Iraq’s am­bas­sador to Wash­ing­ton, Luk­man Faily, has dis­missed such nar­ra­tives, as­sert­ing dur­ing an in­ter­view last week with The Wash­ing­ton Times that Mr. al-Ma­liki is sen­si­tive to the chal­lenges of grow­ing a na­tional Iraqi iden­tity that in­cludes peo­ple from across sec­tar­ian lines.

De­spite the am­bas­sador’s ef­forts, how­ever, the over­all no­tion that the al-Ma­liki gov­ern­ment is at least in part to blame for Iraq’s woes ap­peared to dom­i­nate the mes­sage brought to Wash­ing­ton this week by Mr. Mut­laq — a re­al­ity that might best be ex­plained by the fact that the deputy prime min­is­ter is ex­pected to be the top Sunni chal­lenger to Mr. al-Ma­liki when Iraq’s go to the polls in April.

“Cru­elty and abuse and iso­la­tion can cre­ate a rich en­vi­ron­ment for ex­trem­ism and al Qaeda specif­i­cally,” Mr. Mut­laq said dur­ing his pub­lic re­marks Tues­day. “That’s why we’re see­ing an al Qaeda prob­lem in Iraq right now.”

Asked what he thought of the view by some in Wash­ing­ton that the al-Ma­liki gov­ern­ment is a pup­pet of Tehran, Mr. Mut­laq pon­dered for a mo­ment be­fore re­spond­ing: “Maybe the heart of the Ira­ni­ans, not in the hands of the Ira­ni­ans.”

But the deputy prime min­is­ter did sug­gest that Mr. al-Ma­liki has spent the past sev­eral years build­ing up a se­cu­rity ap­pa­ra­tus dan­ger­ously ca­pa­ble of con­tain­ing Iraq’s Sunni pop­u­la­tion.

“The whole se­cu­rity [ap­pa­ra­tus], the in­tel­li­gence of­fice, the In­te­rior Min­istry — you know there is in­te­rior min­is­ter, there is no de­fense min­is­ter, there is no real head of the in­tel­li­gence of­fice — all of th­ese places are be­ing run by some peo­ple who have not been voted on in the par­lia­ment,” he told The Times. “So they are be­ing run by al­most al-Ma­liki him­self.”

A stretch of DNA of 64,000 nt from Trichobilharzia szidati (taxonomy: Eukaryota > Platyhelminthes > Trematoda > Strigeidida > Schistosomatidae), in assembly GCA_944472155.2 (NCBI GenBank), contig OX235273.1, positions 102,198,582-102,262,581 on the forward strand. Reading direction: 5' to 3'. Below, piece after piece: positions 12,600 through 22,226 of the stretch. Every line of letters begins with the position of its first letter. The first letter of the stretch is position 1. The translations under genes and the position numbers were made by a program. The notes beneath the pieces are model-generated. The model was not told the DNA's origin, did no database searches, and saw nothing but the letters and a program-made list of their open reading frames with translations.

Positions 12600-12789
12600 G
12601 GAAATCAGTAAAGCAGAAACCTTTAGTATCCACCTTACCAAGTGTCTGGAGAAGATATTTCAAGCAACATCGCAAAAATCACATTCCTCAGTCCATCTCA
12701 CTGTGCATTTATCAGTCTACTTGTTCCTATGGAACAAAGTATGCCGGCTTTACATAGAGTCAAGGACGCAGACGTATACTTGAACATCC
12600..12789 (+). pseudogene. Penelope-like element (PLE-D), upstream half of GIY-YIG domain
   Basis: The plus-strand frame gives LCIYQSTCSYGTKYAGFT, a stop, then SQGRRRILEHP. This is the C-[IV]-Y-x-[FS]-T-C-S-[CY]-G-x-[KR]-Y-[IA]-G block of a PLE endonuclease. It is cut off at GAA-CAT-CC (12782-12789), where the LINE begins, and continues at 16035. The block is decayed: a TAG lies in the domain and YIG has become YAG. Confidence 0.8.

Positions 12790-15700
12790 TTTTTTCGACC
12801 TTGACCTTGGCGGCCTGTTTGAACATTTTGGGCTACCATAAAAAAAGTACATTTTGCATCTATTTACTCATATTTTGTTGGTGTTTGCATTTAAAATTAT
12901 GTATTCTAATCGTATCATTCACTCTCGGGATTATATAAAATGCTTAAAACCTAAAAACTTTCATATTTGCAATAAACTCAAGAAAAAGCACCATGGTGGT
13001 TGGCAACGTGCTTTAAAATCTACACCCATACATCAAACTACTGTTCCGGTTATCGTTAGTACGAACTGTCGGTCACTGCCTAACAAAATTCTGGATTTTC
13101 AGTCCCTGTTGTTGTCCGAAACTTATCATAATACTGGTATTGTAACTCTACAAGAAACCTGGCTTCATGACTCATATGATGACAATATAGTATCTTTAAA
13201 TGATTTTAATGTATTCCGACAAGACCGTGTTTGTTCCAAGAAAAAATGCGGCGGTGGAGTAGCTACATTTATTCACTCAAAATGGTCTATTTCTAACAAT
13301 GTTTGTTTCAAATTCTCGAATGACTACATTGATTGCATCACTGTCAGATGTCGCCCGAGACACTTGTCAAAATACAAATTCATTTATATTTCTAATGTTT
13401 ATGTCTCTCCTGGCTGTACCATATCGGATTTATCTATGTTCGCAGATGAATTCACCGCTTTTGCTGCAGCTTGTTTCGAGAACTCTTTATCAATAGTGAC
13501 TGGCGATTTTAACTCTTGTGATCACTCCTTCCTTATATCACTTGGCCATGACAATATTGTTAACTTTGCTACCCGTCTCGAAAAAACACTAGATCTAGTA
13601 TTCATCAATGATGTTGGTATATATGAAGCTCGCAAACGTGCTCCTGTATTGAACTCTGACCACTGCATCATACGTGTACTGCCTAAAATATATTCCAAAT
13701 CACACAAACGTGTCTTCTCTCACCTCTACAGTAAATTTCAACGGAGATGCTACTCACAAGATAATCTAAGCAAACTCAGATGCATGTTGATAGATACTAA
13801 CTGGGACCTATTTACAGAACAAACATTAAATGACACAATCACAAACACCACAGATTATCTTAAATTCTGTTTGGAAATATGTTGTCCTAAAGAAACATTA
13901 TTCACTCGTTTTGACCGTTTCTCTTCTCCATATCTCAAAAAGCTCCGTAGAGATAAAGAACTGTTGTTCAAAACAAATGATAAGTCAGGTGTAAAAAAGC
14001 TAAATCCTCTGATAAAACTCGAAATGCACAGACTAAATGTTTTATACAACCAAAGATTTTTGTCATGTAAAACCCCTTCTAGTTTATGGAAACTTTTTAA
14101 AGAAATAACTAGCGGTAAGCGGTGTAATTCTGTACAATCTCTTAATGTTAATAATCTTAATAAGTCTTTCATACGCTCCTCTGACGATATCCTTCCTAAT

Mr. Mut­laq sug­gested that the ap­pa­ra­tus could be used to con­trol the move­ment of the na­tion’s Sun­nis as the elec­tion ap­proaches.

“If a cur­few is im­posed, it would be an at­tempt to marginal­ize some parts of the pop­u­la­tion so that they won’t be able to par­tic­i­pate,” he said.

The deputy prime min­is­ter called on U.S. lead­ers to take a more ac­tive role in push­ing Iraqi po­lit­i­cal lead­ers to avoid in­cit­ing sec­tar­i­an­ism as elec­tions ap­proach and said the Obama ad­min­is­tra­tion should send ag­gres­sive elec­tion mon­i­tors to Iraq to en­sure fair­ness in the po­lit­i­cal process.

“If there is a trans­par­ent and fair elec­tion, which un­til now I can­not see, I think there will be fair rep­re­sen­ta­tion of the peo­ple and things will go in a proper way,” he said. “But if there will be a cur­few and peo­ple are pre­vented from vot­ing, and sec­tar­ian speech con­tin­ues, the re­sults will not be promis­ing.”

De­spite his con­cerns, he sought to strike a pos­i­tive note about Iraq’s fu­ture. Asked whether there could be rec­on­cil­i­a­tion be­tween Mr. al-Ma­liki’s gov­ern­ment and Sunni lead­ers in the na­tion, par­tic­u­larly tribal lead­ers in An­bar prov­ince, Mr. Mut­laq said: “It is pos­si­ble, but it is dif­fi­cult.”

“If he goes and de­liv­ers all the de­mands they want now through their demon­stra­tions, why not?”


Iraqi Deputy Prime Min­is­ter Saleh Mut­laq said “the U.S. did not act in a strong way” dur­ing and af­ter 2010 par­lia­men­tary elec­tions.